As we rapidly approach January, members the Baseball Writers Association of America (BBWAA) are filling out their ballots for the 2011 inductees to the Baseball Hall of Fame.  With the Winter Meetings over, January’s HOF announcement is the biggest story until pitchers and catchers report in about six weeks.

For those of you who don’t know how the balloting works, here is a brief summary.  All candidates that received greater than five-percent of votes in the previous year remain on the ballot.  Players that have spent 15 years on the ballot without getting elected are dropped. 

The holdovers from the previous season are joined new candidates selected form a pool of players that have been retired for five years (or deceased for six months) and played a minimum of 10 MLB seasons.

Voters can choose to put up to 10 players on their ballot.  Any players appearing on over 75-percent of submitted ballots are inducted the following summer.  With that in mind, here is my ballot.

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Are the Cincinnati Reds Kings of Ohio With LeBron James Gone?

Last Thursday, LeBron James decided to leave the Midwest for the sunshine in Miami, and with that, changed the entire landscape of professional sports in Ohio.

The Cavaliers, or more importantly James, had become the heart of the professional state. They had reached the 2007 Finals, had the best regular season record two straight seasons and the best player in the respective sport.

For Cincinnati, basketball has not been as relevant since the days of Oscar Robertson and the Cincinnati Royals. Therefore, I write this view not from a basketball perspective, but a whole “sport-state” perspective.

The state currently has seven professional sports teams that include:

Cincinnati Bengals, Cincinnati Reds, Cleveland Browns, Cleveland Indians, Cleveland Cavaliers, Columbus Blue Jackets and the Columbus Crew (MLS).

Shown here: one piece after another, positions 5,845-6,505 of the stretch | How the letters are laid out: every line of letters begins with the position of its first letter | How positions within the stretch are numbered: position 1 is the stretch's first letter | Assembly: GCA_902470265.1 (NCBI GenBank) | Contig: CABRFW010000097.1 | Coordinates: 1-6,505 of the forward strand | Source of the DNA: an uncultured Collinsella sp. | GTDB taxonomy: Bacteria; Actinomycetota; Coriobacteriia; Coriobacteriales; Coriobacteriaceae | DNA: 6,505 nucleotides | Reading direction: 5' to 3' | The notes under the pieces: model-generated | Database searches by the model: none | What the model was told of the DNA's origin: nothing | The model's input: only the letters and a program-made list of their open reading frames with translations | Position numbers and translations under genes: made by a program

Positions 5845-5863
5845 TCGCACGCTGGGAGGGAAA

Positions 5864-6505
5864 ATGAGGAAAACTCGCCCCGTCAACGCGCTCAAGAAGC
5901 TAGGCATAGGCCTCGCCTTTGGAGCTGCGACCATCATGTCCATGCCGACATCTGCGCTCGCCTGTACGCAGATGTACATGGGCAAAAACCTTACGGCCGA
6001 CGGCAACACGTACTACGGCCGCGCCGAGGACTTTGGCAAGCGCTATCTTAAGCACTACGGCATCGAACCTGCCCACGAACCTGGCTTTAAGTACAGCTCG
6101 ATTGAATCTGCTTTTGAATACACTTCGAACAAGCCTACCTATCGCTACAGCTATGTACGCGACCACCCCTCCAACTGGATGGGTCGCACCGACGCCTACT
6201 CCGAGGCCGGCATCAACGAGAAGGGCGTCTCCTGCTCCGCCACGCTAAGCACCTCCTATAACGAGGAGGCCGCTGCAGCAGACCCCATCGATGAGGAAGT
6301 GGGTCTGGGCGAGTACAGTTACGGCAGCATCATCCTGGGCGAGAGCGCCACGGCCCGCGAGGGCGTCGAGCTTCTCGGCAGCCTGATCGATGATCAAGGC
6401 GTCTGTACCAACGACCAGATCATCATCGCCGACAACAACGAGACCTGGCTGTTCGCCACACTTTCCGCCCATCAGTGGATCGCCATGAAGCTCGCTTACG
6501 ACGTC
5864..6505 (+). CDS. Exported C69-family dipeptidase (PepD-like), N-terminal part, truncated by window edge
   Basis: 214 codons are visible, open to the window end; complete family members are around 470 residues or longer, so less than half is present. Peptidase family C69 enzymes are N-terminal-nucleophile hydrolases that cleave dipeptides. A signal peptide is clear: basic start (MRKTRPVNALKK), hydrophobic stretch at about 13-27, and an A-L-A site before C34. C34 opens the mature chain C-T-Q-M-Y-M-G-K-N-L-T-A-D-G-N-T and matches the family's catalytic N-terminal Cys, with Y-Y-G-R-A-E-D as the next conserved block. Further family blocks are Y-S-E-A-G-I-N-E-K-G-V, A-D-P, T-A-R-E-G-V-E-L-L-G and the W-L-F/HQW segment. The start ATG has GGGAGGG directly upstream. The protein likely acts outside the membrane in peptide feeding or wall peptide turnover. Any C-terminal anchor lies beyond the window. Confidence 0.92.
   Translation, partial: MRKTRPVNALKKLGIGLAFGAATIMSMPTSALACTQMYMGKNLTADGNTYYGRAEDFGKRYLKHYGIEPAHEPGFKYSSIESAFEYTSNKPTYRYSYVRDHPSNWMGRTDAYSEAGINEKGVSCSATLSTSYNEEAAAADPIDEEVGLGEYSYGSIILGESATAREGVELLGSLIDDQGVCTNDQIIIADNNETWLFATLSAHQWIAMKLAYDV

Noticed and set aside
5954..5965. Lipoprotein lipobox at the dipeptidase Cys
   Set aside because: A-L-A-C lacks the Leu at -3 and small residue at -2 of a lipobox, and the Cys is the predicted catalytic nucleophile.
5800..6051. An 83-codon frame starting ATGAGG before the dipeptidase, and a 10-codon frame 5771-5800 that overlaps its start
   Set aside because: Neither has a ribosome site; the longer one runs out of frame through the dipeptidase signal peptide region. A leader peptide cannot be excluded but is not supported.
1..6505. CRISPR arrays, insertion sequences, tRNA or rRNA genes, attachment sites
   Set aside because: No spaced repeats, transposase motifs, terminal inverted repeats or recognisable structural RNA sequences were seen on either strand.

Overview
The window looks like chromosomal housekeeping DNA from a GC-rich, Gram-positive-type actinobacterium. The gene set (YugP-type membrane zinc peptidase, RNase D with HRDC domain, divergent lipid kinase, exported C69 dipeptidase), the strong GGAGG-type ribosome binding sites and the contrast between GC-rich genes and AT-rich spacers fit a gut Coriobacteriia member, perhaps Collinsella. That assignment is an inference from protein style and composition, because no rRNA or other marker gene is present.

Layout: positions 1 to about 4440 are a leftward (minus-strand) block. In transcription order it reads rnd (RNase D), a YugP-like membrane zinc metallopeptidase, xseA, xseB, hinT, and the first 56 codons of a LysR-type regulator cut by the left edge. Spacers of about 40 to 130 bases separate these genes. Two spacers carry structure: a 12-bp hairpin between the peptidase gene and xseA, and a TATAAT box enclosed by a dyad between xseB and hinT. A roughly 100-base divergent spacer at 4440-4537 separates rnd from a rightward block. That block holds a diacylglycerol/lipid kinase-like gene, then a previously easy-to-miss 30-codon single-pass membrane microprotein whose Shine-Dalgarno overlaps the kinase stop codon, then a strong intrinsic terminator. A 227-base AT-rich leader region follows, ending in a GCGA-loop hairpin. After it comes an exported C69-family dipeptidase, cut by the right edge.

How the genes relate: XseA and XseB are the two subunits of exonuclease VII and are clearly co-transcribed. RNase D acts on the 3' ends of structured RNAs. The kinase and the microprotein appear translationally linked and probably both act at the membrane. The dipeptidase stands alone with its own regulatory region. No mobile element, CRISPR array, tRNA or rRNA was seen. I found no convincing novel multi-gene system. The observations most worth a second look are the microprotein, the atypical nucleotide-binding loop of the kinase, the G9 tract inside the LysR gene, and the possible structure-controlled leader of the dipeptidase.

With LeBron now gone from the picture, there are truly only two franchises that can currently take claim at this time to being the Kings of Ohio: the Cincinnati Reds and the Cleveland Browns.

An argument could be made for the Cincinnati Bengals, but their past season of success, a divisional title is not enough force to make up for their lean history of success.

Now, for those of you who want to argue for Ohio State, this is only an argument at the professional level, so Ohio State Football is not valid within these walls of argument. That is for a collegiate debate.

In this article, I will speak on the strength of reason the Cincinnati Reds should be considered the Kings of Ohio.

Right now as we lay at the All-Star break, the Reds lead the Central Division (49-41) by a game over the perennial division champ St. Loius Cardinals. The trio of Scott Rolen, Brandon Phillips, and National League home run leader (22) Joey Votto have all helped in creating the division lead. The Reds look as strong as they have since the 1995 Playoff season where they battled the Braves. That is just a jumping point to start off the discussion.

The Reds are the last team in the state of Ohio to win a pro championship. Cleveland has been high and dry, but the Reds were able to take home the title in a suprise at the time by dismantling the Oakland Athletics in the 1990 World Series.

If I mention the name Chris Sabo, I’m sure it will put a smile on a few faces who have forgotten him. There is always Barry Larkin, Eric Davis, the mean bullpen trio which included Norm Charlton and the dominant Jose Rijo. They brought luster to a team which had not seen it in the 80’s. However, the 70’s were not so bad for the Red Stockings either.

These were times when the roster included players such as: Joe Morgan, Johnny Bench, Pete Rose, George Foster, Dave Concepcion, Gary Nolan and the original Ken Griffey—a finely tuned bunch who won back-to-back titles in 1975 and 1976.

The titles are what people remember, and unfortunately, it has been two decades since they last took home the title, but the history remains. The fact that they have been around since 1882 (or 1869 depending on which Red Stockings team you recognize), shows the immense amount of time they have been able to hold a place in professional sports.

They have the Hall of Fame players such as Pete Rose, and the moments such as his all-time hits mark set in Cincinnati. You could make an all-time Reds roster that could compete with any other one in the league. They might not beat the Yankees all-time or Dodgers all-time team, but they would sure give them one tough game or tough series.

The Reds have an illustrious past to go from and a bright future ahead of them as we watch this season unfold and those to come. If the young men can continue to develop and the minor league players can continue to grow into productive players at the professional ranks, this could be a championship caliber team. 

Just the thing worth noting in a team to be considered the Kings of Ohio.